The method further has a programming step which includes: receiving first input signals representing the number of repetition; receiving second input signals representing a total time; calculating the time interval by dividing the total time by the number of repetitions.

The sequence of motor control signals includes a first, a second and a third motor control signal, the first motor control signal causing the motor to rotate at a first frequency, the second motor control signal following the first motor control sequence and causing the motor not to rotate, and the third motor control signal following the second motor control signal and causing the motor to rotate at a second frequency which is higher than the first frequency.

It is to be understood that both the foregoing general description and the following detailed description are exemplary and explanatory and are intended to provide further explanation of the invention as claimed.

BRIEF DESCRIPTION OF THE DRAWINGS

FIG. 1 is a top view of a silent alarm and exam notification timer device according to an embodiment of the present invention;

FIG. 2 is a side view of the silent alarm and exam notification timer device;

FIG. 3 is a bottom view of the silent alarm and exam notification timer device;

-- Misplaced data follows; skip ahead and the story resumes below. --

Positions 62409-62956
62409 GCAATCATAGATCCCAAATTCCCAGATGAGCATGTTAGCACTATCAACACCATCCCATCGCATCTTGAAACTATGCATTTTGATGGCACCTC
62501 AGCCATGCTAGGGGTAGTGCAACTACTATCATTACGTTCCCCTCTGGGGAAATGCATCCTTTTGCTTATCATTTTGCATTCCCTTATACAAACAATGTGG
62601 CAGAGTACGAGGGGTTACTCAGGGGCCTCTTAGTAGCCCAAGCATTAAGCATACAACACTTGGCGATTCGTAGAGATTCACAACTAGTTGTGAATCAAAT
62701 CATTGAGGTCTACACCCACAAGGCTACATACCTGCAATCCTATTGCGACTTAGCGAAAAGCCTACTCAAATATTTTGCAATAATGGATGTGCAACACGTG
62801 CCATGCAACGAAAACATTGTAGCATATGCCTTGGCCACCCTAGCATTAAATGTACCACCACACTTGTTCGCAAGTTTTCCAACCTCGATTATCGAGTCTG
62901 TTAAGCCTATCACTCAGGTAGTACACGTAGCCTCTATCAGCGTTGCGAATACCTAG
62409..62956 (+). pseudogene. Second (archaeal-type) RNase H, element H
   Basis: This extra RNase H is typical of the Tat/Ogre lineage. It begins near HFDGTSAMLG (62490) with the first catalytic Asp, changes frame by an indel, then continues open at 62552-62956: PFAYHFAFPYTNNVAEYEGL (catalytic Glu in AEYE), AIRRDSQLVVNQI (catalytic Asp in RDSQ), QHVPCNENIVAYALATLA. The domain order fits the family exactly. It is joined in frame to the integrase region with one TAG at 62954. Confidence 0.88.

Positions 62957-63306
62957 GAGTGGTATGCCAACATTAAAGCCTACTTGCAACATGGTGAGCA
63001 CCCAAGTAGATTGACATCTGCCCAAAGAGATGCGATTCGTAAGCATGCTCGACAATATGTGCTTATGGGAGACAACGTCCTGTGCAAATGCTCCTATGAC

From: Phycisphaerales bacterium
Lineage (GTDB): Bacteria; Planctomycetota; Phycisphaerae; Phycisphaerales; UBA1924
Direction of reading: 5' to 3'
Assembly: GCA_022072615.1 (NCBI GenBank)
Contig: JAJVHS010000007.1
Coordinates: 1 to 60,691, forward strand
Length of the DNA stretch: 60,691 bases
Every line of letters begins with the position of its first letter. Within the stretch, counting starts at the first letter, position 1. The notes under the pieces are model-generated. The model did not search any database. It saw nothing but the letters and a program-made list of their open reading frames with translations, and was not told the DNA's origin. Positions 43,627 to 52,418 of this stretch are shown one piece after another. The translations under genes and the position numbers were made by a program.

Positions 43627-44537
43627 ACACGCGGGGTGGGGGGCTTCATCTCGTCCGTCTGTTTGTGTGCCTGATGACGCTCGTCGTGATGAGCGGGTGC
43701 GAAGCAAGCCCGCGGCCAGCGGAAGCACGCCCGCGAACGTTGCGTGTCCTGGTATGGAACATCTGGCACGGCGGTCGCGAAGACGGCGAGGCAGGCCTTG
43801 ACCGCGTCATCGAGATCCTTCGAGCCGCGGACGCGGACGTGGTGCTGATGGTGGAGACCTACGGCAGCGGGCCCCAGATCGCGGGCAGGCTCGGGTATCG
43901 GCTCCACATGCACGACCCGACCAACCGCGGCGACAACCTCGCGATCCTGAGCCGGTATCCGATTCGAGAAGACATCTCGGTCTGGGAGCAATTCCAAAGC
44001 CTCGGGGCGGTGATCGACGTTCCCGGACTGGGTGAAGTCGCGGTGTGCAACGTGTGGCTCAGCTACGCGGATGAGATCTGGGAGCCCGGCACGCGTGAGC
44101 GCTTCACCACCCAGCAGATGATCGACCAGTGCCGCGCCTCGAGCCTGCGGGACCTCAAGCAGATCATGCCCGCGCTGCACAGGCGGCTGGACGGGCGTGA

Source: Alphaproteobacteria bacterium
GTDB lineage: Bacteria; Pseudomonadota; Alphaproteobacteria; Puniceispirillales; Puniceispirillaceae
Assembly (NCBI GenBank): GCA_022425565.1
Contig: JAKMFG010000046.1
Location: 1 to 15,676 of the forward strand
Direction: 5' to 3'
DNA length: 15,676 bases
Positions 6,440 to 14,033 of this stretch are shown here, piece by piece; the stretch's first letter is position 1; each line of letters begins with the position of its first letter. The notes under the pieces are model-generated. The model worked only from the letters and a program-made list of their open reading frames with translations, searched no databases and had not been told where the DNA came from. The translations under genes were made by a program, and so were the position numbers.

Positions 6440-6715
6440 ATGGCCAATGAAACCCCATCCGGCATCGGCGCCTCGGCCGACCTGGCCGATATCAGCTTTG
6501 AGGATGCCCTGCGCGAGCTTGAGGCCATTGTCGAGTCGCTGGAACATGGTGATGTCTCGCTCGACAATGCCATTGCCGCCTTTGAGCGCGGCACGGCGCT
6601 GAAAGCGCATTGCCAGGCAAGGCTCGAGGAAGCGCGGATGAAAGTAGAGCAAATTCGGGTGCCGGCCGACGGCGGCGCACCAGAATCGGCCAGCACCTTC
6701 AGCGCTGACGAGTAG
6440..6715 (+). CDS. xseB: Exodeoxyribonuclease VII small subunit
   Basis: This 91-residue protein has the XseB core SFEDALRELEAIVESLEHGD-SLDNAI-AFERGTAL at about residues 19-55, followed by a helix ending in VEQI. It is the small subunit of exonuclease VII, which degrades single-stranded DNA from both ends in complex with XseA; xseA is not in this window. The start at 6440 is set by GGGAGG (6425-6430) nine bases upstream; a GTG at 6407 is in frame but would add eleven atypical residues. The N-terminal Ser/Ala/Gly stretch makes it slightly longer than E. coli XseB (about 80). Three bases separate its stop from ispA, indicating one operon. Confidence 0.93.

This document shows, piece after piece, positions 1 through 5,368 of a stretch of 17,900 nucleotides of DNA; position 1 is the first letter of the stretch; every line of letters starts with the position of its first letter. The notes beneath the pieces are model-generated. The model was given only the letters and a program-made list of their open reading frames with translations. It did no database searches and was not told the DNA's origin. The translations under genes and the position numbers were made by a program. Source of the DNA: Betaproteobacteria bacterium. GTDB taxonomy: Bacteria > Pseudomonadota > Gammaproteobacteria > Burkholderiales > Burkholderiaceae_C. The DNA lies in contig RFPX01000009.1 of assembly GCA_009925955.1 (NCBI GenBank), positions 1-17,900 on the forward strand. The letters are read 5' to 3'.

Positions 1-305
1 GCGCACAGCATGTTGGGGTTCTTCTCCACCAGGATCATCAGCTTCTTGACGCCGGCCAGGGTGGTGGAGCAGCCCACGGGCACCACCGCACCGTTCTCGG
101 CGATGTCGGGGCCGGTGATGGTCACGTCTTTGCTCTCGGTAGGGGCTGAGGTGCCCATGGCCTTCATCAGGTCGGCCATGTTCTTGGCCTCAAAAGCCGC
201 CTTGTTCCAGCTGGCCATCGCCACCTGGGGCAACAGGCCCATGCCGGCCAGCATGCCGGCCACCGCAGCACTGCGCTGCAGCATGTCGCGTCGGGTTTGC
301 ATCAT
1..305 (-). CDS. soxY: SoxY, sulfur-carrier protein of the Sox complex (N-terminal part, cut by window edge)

FIG. 4 schematically illustrates an internal structure of the silent alarm and exam notification timer device;

FIGS. 5A to 5F are flowcharts illustrating operations of the silent alarm and exam notification timer device; and

FIG. 6 schematically illustrates various components of the silent alarm and exam notification timer device.

DETAILED DESCRIPTION OF THE PREFERRED EMBODIMENTS

A silent alarm and exam notification timer device according to embodiments of the invention is described in detail with reference to the figures. As shown in FIG. 1 to FIG. 3 (front, side and bottom views, respectively), the silent alarm and exam notification timer device 10 includes a housing 12, one or more displays visible through a front face of the horizontally oriented housing 12, and control keys 14, 16, 18, 24 and 26 for allowing a user to define the predetermined time interval and problem number for purpose of notification as will be described in more detail later. An access point 46 is provided on a bottom panel of the housing 12 to access the interior of the housing 12 (e.g., to change batteries), and a slot 46A is provided on the access port 46 to engage the access point to open it.

The displays may include a time interval display 20, a total time display 20A, and a problem counter display 22, for displaying numerical data representative of an elapsed time for the current exam problem, a total elapsed time since the start of the exam, and the current exam problem, respectively. Some of these displays may be optional

The exterior shape of the timer device 10 is sufficiently wide and long for comfortable placement on the wrist, such as about 0.20 to 0.3 inches high, about 1.5 to about 2.3 inches in length and about 1.5 to about 2 inches wide. The control keys 14, 16, 18, 24 and 26 are sufficiently protruded from the housing 12 to be manipulated comfortably, such as about 0.05 to 0.12 inches from the housing 12. These controls keys are each push buttons type switches that allow user to apply an input signal only when they are pushed.

The housing 12 of the timer device 10 may be made of rubber or of any other sufficiently rigid and strong material such as high-strength plastic, metal, and the like, or a combination thereof.